The effect of linguistic complexity on the effectiveness of a foreign language slogan in advertising.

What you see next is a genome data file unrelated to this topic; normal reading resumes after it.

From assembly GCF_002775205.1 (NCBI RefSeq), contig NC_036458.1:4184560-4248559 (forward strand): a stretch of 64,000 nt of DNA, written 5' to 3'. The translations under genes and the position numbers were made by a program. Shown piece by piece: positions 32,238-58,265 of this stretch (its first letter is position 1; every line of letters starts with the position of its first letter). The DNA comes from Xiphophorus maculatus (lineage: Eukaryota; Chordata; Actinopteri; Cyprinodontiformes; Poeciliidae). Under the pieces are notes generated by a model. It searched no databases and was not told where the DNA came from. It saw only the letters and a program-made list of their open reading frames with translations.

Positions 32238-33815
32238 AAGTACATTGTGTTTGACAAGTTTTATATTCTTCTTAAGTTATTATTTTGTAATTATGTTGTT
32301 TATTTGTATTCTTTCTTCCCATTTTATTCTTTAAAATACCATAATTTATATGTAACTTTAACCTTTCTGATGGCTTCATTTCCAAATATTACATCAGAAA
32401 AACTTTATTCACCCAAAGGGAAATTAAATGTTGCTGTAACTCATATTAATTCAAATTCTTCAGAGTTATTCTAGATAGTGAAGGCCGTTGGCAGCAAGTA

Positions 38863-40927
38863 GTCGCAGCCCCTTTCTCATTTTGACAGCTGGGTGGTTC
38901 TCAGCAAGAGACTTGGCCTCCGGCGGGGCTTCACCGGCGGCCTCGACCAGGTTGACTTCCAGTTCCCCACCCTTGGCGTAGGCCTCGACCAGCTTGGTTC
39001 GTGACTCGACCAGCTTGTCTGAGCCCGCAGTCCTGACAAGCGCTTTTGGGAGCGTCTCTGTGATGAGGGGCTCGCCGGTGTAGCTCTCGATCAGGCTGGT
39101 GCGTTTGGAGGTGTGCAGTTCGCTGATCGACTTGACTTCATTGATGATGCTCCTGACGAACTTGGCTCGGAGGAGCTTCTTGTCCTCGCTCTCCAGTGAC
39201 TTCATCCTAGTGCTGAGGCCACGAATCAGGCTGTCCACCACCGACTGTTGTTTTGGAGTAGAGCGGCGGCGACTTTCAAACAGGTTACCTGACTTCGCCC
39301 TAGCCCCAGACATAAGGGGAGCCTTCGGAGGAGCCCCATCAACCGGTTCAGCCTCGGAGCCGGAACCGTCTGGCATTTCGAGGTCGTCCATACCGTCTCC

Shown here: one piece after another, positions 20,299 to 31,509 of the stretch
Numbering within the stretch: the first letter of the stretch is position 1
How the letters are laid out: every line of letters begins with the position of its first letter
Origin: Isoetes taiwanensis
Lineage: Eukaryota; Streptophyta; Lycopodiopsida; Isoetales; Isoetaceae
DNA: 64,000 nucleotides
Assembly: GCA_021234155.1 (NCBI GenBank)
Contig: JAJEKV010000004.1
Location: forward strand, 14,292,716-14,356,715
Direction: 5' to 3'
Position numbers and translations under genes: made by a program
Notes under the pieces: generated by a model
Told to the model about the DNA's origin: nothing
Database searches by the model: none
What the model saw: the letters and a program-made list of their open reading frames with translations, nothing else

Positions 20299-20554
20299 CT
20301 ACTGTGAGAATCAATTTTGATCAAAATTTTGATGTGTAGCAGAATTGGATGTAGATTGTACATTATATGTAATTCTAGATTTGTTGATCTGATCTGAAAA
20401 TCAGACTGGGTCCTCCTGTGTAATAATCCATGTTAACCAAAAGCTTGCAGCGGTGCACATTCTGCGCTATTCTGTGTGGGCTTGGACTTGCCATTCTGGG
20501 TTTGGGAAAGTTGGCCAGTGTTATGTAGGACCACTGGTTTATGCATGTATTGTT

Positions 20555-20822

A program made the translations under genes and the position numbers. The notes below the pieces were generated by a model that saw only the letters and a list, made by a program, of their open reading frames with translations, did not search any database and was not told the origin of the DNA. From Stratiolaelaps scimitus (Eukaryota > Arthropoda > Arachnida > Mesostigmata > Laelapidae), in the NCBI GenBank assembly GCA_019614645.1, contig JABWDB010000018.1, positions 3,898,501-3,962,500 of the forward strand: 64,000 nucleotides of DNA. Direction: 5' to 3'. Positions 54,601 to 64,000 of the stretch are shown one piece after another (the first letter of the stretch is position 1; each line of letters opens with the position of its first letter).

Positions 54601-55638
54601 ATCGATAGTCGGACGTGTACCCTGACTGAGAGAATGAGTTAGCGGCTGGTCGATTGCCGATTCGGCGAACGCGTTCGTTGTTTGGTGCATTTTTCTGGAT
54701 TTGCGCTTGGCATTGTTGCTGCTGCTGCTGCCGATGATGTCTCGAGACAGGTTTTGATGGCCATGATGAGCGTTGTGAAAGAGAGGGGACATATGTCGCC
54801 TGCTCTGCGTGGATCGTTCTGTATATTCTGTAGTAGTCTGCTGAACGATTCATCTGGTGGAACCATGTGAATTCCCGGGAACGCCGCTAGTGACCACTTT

The purpose of the current study was to examine factors that affect the linguistic complexity of a foreign language (FL) slogan and to evaluate to what extent these factors influence the effectiveness of an advertising slogan in the eyes of consumers. Specifically, this study examined the effect of slogan length and cognate presence on perceived comprehension and actual comprehension of a Spanish slogan by Dutch consumers and their purchase intention concerning the advertised product. Moreover, the study evaluated the relationship between perceived comprehension, actual comprehension and purchase intention. The results showed that slogans containing cognates were better understood than slogans without cognates, independent of slogan length. Additionally, it was found that short slogans were better understood than long slogans, independent of cognate presence. Furthermore, higher perceptions of understanding were associated with higher levels of actual understanding and higher purchase intentions of the advertised product. These results suggest that there is a relationship between comprehension of a FL slogan and purchase intention. The findings of the present study contribute to a better understanding of linguistic complexity in slogans, and thus what makes a FL slogan more comprehensible. This is useful information for marketing practitioners when creating effective slogans.
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